She grew up in Commerce, Georgia, in the s with three older siblings. Her father had been a farmer who went broke during the Great Depression. Olive Ann went to high school in Macon and to Mercer University in Macon, then transferred to the University of North Carolina at Chapel Hill where she graduated with a degree in journalism in
Leaving Cold Sassy Olive Ann Burns was a professional writer, journalist, and columnist for most of her life. She published two novels, one posthumously, and for many years was a staff writer for Atlanta newspapers and the Atlanta Journal Magazine.
Her most notable achievement was Cold Sassy Tree, a novel that describes rural southern life and a young boy's coming-of-age at the turn of the century. The youngest of four children, she grew up during the s in her father's hometown of Commerce and attended high school in Macon.
She then continued her education at Mercer University in Macon, where she studied for two years before transferring to the University of North Carolina at Chapel Hill.
Shortly after graduating with a journalism degree inshe was hired as a staff writer for the Atlanta Journal and Constitution Magazine later Atlanta Journal Magazine under the editorship of Angus Perkerson.
Burns wrote for the magazine for ten years. During that time she became acquainted with fellow journalist Andrew Sparks, and the two married in They had a daughter in and a son in Burns continued working as a freelance writer, serving as advice columnist "Amy Larkin" for the Atlanta Journal Magazine and the Atlanta Constitution until Cold Sassy Tree Burns once stated, "Being a journalist, I never expected to get around to fiction," but in a cancer diagnosis altered her plans.
Even before she left the doctor's office, she had decided to write a novel, a decision that "surprised me more than the diagnosis. This diagnosis prompted Burns to begin a family history shortly thereafter. After her mother died inBurns relied on her father's recollections to help her write the history.
One of his favorite family stories was about Grandpa Power, a practical man who remarried three weeks after the death of his first wife, in part because he needed a housekeeper. Although Burns thought that the story of Grandpa Power's quick marriage and its scandalous impact in a small town like Commerce would make an excellent premise for a book, she had never anticipated writing a novel until her own cancer diagnosis.
Drawing from her family history, she continued to gather material about people and events at the turn of the century from relatives and friends, books, and newspapers. She transformed their vivid memories into the coming-of-age story of Will Tweedy, the novel's main character and narrator, and his life in fictional Cold Sassy, Georgia, in The fourteen-year-old Tweedy was inspired by Burns's father; his "adolescent" counterpart, the newly married Grandpa Blakeslee, was a reincarnated Grandpa Power.
Inhabited by irreverent characters, the idyllic town of Cold Sassy provides the setting for a poignant and funny story about southern life at the turn of the century. Cold Sassy Tree was published inwhen Burns was sixty. The novel became an instant success and was chosen as a Book-of-the-Month Club alternate selection.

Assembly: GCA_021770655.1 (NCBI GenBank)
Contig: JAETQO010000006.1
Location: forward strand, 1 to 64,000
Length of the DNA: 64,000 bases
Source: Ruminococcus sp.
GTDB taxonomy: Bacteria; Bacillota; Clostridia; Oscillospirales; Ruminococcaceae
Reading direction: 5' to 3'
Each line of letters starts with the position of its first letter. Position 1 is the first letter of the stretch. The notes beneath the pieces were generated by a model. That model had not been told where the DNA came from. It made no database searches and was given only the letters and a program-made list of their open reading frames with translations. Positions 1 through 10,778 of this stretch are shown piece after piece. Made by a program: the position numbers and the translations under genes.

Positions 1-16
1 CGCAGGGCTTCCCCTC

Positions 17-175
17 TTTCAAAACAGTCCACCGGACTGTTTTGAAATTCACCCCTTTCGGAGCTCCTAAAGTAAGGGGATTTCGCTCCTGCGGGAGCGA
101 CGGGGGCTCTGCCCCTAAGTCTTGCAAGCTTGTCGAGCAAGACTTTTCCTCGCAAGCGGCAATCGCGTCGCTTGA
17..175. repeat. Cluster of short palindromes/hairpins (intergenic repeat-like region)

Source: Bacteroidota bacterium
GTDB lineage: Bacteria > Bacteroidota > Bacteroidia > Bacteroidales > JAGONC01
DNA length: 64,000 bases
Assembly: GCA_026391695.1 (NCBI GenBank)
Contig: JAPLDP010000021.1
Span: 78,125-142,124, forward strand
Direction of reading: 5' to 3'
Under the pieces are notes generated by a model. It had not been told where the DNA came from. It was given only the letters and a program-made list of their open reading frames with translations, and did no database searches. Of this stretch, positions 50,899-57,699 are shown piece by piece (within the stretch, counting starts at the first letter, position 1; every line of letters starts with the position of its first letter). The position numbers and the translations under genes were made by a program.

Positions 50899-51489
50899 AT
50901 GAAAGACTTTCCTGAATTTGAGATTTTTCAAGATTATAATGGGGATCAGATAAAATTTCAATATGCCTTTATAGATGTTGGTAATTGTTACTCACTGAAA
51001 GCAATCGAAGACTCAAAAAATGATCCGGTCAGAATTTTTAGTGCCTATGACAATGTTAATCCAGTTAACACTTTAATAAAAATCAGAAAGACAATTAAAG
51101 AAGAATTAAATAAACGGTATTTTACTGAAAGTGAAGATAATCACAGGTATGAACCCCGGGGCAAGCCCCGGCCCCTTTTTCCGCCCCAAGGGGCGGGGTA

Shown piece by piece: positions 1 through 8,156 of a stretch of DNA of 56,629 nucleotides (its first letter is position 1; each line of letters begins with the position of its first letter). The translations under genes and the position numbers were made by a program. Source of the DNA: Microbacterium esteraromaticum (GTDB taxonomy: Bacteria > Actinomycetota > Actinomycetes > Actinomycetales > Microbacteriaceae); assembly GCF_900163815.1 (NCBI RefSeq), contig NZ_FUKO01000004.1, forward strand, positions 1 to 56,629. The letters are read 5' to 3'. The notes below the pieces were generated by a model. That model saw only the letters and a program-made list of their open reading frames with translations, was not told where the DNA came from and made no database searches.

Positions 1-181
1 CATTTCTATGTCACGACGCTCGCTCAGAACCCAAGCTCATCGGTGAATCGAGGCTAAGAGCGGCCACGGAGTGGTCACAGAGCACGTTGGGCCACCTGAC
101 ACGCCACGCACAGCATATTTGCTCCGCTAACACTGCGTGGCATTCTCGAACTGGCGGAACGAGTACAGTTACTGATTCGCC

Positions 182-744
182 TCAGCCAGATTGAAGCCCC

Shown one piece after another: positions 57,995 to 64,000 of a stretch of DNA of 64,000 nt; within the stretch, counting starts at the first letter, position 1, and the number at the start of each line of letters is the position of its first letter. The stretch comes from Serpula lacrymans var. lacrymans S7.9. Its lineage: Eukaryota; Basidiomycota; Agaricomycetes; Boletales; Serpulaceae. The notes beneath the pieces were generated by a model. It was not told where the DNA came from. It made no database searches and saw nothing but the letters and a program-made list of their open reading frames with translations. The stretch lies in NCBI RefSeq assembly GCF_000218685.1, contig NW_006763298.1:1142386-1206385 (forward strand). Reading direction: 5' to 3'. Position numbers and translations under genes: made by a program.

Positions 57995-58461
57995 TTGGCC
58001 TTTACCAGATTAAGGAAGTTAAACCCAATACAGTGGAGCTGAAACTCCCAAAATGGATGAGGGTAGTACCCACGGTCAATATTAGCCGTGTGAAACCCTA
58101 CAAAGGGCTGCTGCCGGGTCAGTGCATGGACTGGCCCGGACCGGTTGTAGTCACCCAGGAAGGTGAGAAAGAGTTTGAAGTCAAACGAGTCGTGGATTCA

In it was added to the list of books recommended for teenagers by the American Library Association and the New York Public Library. In chemotherapy resulted in congestive heart failure, and Burns was prescribed bed rest. She turned for assistance to her neighbor Norma Duncan, who transcribed the author's words, enabling her to finish the second novel, which was initially called Time, Dirt, and Money.
After battling cancer for fifteen years, and being confined to bed for the last three, Burns died on July 4, Her second novel, renamed Leaving Cold Sassy, was published in You Might Also Like.Cold Sassy Tree: Biography: Olive Ann Burns, Free Study Guides and book notes including comprehensive chapter analysis, complete summary analysis, author biography information, character profiles, theme analysis, metaphor analysis, and top ten quotes on classic literature.
Olive Ann Burns Writing Styles in Cold Sassy Tree Olive Ann Burns This Study Guide consists of approximately 47 pages of chapter summaries, quotes, character analysis, themes, and more - everything you need to sharpen your knowledge of Cold Sassy Tree.
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Hall of Fame Honorees Judith Ortiz Cofer. Judith Ortiz Cofer was a critically acclaimed and widely published poet, novelist, and essayist. A longtime Georgian, she wrote extensively about the experience of being Puerto Rican and about her identity as a woman and writer in the United States.
Olive Ann Burns, who was born in Banks County, Georgia, in , wrote Cold Sassy Tree. Burns collected all the stories of her father and his grandfather, a store owner in Commerce, which were a model for Cold Sassy. She wrote the sequel to this novel before dying in Characters Will T.
Help us improve our Author Pages by updating your bibliography and submitting a new or current image and biography. Learn more at Author Central. 1 1 1 1. Previous page. Paperback Olive Ann Burns, reader Frances Cassidy, Unabridged, 6 cassettes, B-O-T Frances Cassidy Audio Cassette.
$ $ 23 Leaving Cold Sassy. by Olive Written works: Cold Sassy Tree.